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National Resource Center for The First-Year Experience and Students in Transition

Publication Details

Drinking in Youth Ages 13-21 Attending and Not Attending College


Author(s): Reifman, A., Ro, H-S., Barnes, G. M., & Feng, D.

Citation: Reifman, A., Ro, H-S., Barnes, G. M., & Feng, D. (2010). Drinking in Youth Ages 13-21 Attending and Not Attending College. Journal of The First-Year Experience & Students in Transition, 22(1), 67-86.

 

Abstract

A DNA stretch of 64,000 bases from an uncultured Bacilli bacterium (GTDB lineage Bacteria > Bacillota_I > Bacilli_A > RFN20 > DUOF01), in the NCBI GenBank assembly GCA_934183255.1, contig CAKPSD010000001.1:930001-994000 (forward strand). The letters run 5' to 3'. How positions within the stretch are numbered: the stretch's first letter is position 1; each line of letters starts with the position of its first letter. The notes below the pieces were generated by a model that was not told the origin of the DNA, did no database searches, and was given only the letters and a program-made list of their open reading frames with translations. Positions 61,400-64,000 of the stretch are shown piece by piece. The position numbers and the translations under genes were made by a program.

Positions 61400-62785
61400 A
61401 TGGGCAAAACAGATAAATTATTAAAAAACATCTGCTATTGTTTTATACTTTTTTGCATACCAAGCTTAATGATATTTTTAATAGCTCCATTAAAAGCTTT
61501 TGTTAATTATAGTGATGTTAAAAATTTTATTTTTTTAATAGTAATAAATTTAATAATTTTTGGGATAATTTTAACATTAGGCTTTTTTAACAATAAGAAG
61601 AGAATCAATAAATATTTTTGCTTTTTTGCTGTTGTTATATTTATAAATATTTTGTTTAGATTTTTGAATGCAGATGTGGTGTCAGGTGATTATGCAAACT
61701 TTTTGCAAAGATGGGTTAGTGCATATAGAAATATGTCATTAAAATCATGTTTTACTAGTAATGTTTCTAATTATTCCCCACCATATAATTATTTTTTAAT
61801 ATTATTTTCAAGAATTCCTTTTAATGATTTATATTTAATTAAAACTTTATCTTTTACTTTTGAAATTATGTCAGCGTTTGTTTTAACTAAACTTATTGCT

This study used a representative metropolitan sample to make longitudinal comparisons of college-bound and non-college-bound youth on incidents and predictors of heavy drinking. Respondents in the six-wave study were ages 13 - 16 at wave 1 and 18 - 21 at wave 6 (n's ranged from roughly 425-500 for different analyses). College/non-college comparisons were conducted over the transition from 12th grade to the following year and over the full longitudinal span (for the latter, a cohort-sequential design simulated a nine-year stretch from ages 13 - 21). College-bound respondents exhibited a sharper rise in heavy drinking from 12th grade to the first year of college than did the non-college respondents from 12th grade to the next year. Long-term trajectories were similar in the two groups. Statistical interaction tests revealed that the combination of having been intoxicated at an early age and attendance at college put individuals at higher than usual risk for heavy drinking during the first college year.

 

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